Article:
After I got my driver’s license, it suddenly took me longer to drive home than it did to walk. I’d drive by my boyfriend’s house or along the route my friends on the cross country team took during practice.¬† Even when I didn’t have places to cruise by, I enjoyed car time. I’d blast my music and sing along at the top of my lungs. The freedom of driving was addicting.

Now that I’m so much older, I want to spend as little time in the car as possible. Solo trips in the car are hard…without someone to talk to, my brain goes to dark and difficult places. Before I go anywhere, I study maps and traffic information and plot out the shortest route from A to B. There is only one exception to this rule, and that is when my route will take me down 15th Street.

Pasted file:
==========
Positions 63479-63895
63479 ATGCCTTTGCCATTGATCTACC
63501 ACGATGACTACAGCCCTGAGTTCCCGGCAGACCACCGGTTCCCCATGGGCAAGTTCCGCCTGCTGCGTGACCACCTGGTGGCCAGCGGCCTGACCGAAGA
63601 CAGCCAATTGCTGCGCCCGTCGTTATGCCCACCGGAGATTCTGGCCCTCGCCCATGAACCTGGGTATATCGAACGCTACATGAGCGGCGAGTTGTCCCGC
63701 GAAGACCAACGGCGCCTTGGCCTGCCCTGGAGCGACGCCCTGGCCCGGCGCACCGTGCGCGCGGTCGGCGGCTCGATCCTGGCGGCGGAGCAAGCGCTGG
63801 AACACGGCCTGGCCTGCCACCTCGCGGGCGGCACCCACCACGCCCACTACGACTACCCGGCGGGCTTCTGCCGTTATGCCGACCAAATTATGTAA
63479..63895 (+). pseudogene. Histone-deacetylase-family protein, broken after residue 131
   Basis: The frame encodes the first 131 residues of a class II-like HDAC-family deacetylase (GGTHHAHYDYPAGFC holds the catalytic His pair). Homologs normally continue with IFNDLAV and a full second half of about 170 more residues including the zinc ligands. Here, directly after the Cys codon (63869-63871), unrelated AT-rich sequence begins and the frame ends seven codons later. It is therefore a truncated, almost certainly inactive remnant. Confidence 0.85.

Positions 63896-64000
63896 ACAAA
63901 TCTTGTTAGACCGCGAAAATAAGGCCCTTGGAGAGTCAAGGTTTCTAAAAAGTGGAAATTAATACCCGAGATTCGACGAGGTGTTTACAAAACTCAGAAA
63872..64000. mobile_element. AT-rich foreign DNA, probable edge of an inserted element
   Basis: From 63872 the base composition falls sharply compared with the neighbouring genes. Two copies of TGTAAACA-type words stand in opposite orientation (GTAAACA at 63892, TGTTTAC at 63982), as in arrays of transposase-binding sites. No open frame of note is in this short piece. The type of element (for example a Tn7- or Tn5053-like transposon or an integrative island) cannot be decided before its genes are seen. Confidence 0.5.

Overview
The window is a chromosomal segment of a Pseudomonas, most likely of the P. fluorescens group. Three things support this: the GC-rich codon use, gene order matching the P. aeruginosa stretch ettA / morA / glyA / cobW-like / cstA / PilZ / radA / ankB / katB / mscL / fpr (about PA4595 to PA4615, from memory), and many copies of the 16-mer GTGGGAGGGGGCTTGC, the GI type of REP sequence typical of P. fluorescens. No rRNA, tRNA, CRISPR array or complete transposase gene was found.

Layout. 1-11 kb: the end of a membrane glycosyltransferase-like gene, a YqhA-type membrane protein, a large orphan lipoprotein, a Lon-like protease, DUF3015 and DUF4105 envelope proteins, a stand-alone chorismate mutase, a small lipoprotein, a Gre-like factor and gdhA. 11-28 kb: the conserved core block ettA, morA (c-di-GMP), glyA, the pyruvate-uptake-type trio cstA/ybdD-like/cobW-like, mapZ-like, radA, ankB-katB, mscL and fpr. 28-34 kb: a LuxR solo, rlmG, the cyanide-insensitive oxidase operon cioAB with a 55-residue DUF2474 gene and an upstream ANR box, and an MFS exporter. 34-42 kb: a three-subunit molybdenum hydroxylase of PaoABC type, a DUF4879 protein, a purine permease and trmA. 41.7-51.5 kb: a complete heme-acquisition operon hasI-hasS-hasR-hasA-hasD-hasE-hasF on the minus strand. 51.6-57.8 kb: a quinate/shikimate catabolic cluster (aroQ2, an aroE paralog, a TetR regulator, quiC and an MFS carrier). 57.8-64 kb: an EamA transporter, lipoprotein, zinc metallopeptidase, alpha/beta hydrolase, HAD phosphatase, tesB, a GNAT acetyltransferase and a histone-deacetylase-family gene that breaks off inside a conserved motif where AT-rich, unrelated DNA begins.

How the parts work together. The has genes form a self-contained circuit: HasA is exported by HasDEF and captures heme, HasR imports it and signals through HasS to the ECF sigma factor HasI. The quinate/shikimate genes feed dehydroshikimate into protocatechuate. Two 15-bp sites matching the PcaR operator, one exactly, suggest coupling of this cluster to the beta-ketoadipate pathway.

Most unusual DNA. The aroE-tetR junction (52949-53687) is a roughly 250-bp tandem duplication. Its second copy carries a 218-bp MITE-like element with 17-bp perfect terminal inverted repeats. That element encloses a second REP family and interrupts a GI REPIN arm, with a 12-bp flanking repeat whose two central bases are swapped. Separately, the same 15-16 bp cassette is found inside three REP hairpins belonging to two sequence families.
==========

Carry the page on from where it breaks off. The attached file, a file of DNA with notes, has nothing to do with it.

On 15th Street stands a remodeled brick structure six stories tall. That building is a hospital, and in a room overlooking the street, Madeline died.

Too many times in the last sixteen months I have driven down that street and had to stop at a traffic light. One specific traffic light. When sitting at the intersection, you can see the window of the room she was in.

I can’t look.

I can’t not look.

In the few seconds I am at the light my heart races. And my mind drifts to those places I don’t want to go. To the things I don’t want to remember.

And sometimes, I imagine her still in that room, and if I would just stop the car and go up she’d be there.

But she is not. And when the light changes I have to drive on.

So that is why I take the long way instead of driving down 15th street. I will sometimes go miles out of the way to avoid it. I suppose we all have places in our lives like that, don’t we? The places that are best ignored? I know I can’t be alone in that.